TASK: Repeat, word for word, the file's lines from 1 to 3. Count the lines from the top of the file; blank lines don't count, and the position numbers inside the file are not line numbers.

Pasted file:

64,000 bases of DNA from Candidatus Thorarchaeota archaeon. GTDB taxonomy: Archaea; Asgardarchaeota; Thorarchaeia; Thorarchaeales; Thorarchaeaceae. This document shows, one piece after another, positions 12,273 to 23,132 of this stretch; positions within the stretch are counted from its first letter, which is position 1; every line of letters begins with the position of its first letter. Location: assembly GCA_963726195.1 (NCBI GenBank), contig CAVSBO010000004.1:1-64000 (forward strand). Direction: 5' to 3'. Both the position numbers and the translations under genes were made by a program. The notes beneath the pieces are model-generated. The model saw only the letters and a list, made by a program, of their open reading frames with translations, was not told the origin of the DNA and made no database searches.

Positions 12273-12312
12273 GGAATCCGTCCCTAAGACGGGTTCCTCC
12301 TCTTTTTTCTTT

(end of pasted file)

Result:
64,000 bases of DNA from Candidatus Thorarchaeota archaeon. GTDB taxonomy: Archaea; Asgardarchaeota; Thorarchaeia; Thorarchaeales; Thorarchaeaceae. This document shows, one piece after another, positions 12,273 to 23,132 of this stretch; positions within the stretch are counted from its first letter, which is position 1; every line of letters begins with the position of its first letter. Location: assembly GCA_963726195.1 (NCBI GenBank), contig CAVSBO010000004.1:1-64000 (forward strand). Direction: 5' to 3'. Both the position numbers and the translations under genes were made by a program. The notes beneath the pieces are model-generated. The model saw only the letters and a list, made by a program, of their open reading frames with translations, was not told the origin of the DNA and made no database searches.

Positions 12273-12312
12273 GGAATCCGTCCCTAAGACGGGTTCCTCC